Sunday, September 17, 2017

Jacinda Ardern will increase poverty because she doesn't understand the drivers

Last year I wrote a paper which explored the link between child poverty and family structure. The strongest correlate with child poverty is single parent families on welfare. Additionally, children born into de facto relationships - which had a much higher likelihood of dissolving than marriages - were much more likely to become poor.

In a Sunday Star Times column Jacinda Ardern attacked my research:

This week I opened the paper to find some astonishing "news" - a lack of marriage is to blame for child poverty.

I've spent the better part of six years reading and researching the issue of child poverty, and what we need to do to resolve this complex problem in New Zealand

And yet here it was, the silver bullet we have all been looking for. Marriage. Getting hitched. Tying the knot. It turns out that we didn't need an Expert Advisory Group on child poverty, or any OECD analysis for that matter - apparently all we really need is a pastor and a party.

At least, that's the world according to Family First, who commissioned a report this week which, they claim, provides "overwhelming and incontrovertible" evidence that when it comes to child poverty, a lack of marriage is our problem, and it's simply become "politically unfashionable" to talk about it.

I'm happy to talk about it; in fact all of Parliament is. We debated the ins and outs of the institution not that long ago - it was called the Marriage Equality debate. Oddly, I don't recall Family First supporting the idea of increasing access to marriage when it came to same-sex couples. But I digress.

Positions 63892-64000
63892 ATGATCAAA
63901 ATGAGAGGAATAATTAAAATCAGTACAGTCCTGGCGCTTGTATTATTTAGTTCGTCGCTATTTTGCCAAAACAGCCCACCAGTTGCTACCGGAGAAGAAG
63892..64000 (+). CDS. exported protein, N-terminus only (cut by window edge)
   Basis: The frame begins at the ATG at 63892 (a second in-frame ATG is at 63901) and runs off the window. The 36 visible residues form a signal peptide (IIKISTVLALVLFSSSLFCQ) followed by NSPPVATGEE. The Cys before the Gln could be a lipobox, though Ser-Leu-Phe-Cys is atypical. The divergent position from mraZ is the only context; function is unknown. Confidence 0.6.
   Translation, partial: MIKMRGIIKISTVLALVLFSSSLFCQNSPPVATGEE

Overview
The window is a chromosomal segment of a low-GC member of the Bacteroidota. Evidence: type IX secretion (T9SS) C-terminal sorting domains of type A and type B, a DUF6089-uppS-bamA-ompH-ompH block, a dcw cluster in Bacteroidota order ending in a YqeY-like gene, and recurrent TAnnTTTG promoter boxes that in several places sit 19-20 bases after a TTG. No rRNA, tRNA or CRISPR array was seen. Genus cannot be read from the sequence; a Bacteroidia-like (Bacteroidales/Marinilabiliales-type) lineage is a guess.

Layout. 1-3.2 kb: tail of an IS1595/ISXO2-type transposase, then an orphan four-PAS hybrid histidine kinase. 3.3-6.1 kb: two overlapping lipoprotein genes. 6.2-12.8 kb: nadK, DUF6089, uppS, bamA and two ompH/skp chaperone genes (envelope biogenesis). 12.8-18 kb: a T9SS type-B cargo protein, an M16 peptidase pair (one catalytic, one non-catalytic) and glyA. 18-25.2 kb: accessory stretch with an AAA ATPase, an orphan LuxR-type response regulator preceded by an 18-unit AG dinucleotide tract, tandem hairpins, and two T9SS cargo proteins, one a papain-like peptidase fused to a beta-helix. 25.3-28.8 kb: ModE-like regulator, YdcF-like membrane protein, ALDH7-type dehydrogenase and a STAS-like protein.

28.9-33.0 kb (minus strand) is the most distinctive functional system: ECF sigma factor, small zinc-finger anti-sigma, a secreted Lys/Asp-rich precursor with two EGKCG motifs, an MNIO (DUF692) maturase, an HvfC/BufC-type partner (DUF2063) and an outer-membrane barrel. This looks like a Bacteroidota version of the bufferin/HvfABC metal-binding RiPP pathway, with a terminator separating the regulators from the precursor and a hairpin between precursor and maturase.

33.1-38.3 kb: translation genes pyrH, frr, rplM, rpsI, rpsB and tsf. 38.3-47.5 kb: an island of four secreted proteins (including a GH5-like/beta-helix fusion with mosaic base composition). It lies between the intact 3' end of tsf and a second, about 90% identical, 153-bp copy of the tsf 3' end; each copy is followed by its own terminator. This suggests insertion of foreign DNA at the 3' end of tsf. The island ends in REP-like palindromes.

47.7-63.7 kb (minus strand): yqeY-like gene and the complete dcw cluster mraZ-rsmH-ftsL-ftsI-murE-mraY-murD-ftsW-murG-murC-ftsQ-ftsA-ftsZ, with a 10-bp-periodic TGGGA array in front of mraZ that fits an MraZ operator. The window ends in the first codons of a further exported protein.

The major piece of evidence Family First use to back up their claims? Child poverty has risen significantly since the 1960s, and more people were married back then. I am paraphrasing, but that's the general gist. And yes, those two pieces of information are true. But are they linked? You only have to look at where child poverty figures really jump around to figure that bit out. Back in the mid-1980s, child poverty numbers (after taking into account housing costs) were about half the levels they are now. What happened to cause the spike? De facto relationships and single parenting didn't all of a sudden become "on trend".

What happened was Ruth Richardson's Mother of all Budgets. Government support was slashed, unemployment rates were grim, and child poverty, as you would expect, went up significantly. Equally, you can also see a downward trend in child poverty numbers around the early 2000s when Working for Families was introduced.

So what about the other claims in the report? How about "51 per cent of children in poverty live in single-parent families". Stating the obvious, surely. Single parent equals single income.

So, Family First, here's my view for what it's worth. Families will take many forms. Some children will be raised by one parent, some will be raised by two, possibly with some distance in between, and some will be raised by four. But the other factors Family First was so quick to dismiss - low wages and staggering housing costs - mean we have 305,000 children in poverty. And this is the stuff that needs to change. It's time we faced reality.

I was allowed only 150 words to respond via a letter-to-the-editor, but you can read my full response here.

Because she doesn't understand child - no let's call it 'family' poverty, Ardern is on the brink of making it much worse.

Granted that particular paper was about incomes. But they account for only one aspect of the poverty problem.

When countries redistribute wealth to raise incomes it comes at a cost - joblessness. Peter Whiteford and Willem Adema write: